Cream City brick

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Dr. Fisk Holbrook Day House, located in Wauwatosa, Wisconsin, shows the restored color of Cream City brick.

Cream City brick is a cream or light yellow-colored brick made from a clay found around Milwaukee, Wisconsin, in the Menomonee River Valley and on the western banks of Lake Michigan. These bricks were one of the most common building materials used in Milwaukee during the mid and late 19th century, giving the city the nickname "Cream City" and the bricks the name "Cream City bricks".[1]

Characteristics[edit]

Cottage in Racine, Wisconsin, 1910


Cream City bricks are made from a red clay containing elevated amounts of lime and sulfur;[2] this clay is common in regions of Wisconsin, especially near Milwaukee. When the bricks are fired, they become creamy-yellow in color.[1]

Although light-colored when first made, Cream City bricks are porous, causing them to absorb dirt and other pollutants; this tends to make structures constructed out of them dark-colored as time passes. Once Cream City bricks absorb pollutants, they are difficult to clean, a problem which restoration experts in Milwaukee have been facing since the 1970s. Initially, sandblasting was attempted; however, it not only proved to be ineffective, but damaged the bricks. Currently, chemical washes are accepted as the most effective method of cleaning Cream City bricks.[2] The historic Trimborn Farmhouse in Greendale, Wisconsin is an example of brick that has been cleaned to reveal its original color.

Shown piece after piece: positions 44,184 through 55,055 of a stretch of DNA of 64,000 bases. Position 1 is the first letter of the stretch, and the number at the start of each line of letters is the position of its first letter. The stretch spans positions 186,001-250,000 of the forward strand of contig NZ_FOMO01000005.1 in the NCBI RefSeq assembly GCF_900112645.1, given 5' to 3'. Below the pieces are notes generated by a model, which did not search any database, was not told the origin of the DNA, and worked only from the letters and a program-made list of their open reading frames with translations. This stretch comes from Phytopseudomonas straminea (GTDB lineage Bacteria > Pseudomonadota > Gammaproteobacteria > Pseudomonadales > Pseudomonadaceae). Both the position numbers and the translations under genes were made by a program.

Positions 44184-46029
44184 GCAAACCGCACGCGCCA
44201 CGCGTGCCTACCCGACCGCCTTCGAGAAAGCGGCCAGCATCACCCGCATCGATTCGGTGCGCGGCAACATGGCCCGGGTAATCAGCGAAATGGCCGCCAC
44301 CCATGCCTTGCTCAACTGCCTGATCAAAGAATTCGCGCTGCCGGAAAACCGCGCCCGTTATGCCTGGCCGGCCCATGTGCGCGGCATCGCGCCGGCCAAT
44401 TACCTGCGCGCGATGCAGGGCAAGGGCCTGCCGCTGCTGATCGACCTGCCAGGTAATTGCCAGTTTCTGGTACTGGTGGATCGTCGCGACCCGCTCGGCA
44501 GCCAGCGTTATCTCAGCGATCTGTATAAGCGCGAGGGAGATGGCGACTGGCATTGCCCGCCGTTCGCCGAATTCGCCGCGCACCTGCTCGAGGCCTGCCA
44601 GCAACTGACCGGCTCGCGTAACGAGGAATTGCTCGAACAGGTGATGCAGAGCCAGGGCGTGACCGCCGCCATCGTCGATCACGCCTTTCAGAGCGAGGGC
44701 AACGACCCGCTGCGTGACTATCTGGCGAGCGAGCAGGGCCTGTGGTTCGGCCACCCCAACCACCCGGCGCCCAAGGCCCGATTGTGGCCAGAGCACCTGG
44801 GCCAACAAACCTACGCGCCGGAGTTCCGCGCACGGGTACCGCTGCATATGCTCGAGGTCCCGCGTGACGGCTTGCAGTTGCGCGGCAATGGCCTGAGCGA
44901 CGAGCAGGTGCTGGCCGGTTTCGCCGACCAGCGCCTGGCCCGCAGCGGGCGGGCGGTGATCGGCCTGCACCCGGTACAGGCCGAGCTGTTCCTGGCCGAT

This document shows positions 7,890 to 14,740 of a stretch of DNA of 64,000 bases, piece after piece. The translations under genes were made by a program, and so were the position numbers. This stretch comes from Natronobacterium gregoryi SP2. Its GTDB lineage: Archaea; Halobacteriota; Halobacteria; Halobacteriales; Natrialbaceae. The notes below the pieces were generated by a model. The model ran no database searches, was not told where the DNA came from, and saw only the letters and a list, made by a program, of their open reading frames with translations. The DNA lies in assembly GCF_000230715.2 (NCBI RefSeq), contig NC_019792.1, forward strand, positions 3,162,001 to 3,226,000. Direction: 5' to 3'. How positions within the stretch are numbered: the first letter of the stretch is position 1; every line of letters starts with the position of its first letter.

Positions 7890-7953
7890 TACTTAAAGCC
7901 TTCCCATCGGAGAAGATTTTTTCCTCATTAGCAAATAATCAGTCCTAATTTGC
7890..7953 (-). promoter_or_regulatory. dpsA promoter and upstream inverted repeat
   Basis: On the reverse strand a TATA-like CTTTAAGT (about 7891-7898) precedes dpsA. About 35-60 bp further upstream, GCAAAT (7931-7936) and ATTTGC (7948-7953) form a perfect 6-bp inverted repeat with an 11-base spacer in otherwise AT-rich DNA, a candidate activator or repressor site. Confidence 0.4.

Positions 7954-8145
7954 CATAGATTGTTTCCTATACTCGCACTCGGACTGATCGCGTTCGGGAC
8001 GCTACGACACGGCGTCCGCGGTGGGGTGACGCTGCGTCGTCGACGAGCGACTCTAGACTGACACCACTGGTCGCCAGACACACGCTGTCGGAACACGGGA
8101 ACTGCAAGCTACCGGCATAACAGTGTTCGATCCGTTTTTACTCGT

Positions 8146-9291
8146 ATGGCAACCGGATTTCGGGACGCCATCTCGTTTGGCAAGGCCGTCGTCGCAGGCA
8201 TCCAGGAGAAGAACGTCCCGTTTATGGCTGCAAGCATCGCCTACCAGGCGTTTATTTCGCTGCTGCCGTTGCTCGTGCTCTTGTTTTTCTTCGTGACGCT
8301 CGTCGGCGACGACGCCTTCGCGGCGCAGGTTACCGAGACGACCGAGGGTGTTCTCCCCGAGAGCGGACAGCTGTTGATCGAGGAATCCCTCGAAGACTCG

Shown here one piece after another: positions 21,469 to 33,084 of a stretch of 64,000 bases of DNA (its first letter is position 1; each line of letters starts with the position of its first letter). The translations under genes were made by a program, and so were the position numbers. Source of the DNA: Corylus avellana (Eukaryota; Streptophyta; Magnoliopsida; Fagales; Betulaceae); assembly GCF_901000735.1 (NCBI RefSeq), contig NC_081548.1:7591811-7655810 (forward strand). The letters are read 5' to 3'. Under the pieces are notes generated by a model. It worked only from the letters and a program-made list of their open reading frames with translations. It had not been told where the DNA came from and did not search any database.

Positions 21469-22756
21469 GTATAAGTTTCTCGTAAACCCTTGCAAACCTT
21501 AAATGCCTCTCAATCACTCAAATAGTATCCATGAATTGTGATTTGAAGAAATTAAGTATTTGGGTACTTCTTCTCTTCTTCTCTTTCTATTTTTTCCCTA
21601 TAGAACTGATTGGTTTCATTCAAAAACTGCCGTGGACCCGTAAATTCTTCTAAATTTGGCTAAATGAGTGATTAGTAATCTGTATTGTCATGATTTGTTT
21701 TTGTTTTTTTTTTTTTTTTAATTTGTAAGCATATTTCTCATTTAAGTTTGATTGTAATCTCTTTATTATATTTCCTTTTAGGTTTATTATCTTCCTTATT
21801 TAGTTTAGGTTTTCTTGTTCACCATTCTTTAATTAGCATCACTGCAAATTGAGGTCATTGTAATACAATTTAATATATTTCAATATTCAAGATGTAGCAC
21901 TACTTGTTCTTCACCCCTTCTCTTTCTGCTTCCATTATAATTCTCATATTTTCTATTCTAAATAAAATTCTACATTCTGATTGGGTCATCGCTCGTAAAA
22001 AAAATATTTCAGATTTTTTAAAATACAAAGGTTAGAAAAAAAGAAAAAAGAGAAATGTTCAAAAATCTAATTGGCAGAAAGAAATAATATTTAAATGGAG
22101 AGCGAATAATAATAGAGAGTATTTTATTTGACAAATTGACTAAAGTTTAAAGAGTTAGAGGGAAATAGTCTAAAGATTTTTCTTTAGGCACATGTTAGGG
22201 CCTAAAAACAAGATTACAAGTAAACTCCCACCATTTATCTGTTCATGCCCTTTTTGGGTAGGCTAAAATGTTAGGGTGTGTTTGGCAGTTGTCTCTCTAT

Structures built with Cream City brick[edit]

Trinity Evangelical Lutheran Church, located in Milwaukee, Wisconsin, is an example of a building constructed with Cream City brick, though its cream color has been darkened by the elements.

Cream City bricks are well known for their durability; many buildings constructed with them in the 19th century still stand today. An example of the durability of Cream City brick is Trinity Evangelical Lutheran Church, which was built more than 125 years ago. However, since there were numerous brickmakers in the area, brick quality varied and some of the bricks were not manufactured properly: the Big Sable Point Lighthouse was constructed of Cream City brick, but it had degraded so much in 35 years that it had to be encased in iron plating.[1] See also, Grosse Point Light, which had to be encased in concrete.[3]

Because the regional headquarters of the United States Lighthouse Board responsible for building lighthouses around Lake Michigan was located in Milwaukee, many of them are built with Cream City bricks, including Kenosha Light, the Eagle Bluff Lighthouse, the McGulpin Point Light, the Old Mackinac Point Light, and many others.[1]

Cream City bricks were widely exported, making their way not only to American cities such as Chicago and New York, but also to western Europe, including Hamburg, Germany.[2]

Sports[edit]

Gallery[edit]

Footnotes[edit]

  1. ^ a b c d Pepper, Terry
  2. ^ a b c d Paulsen, Eric
  3. ^ Terry Pepper, Seeing the Light, Grosse Point Light.

References[edit]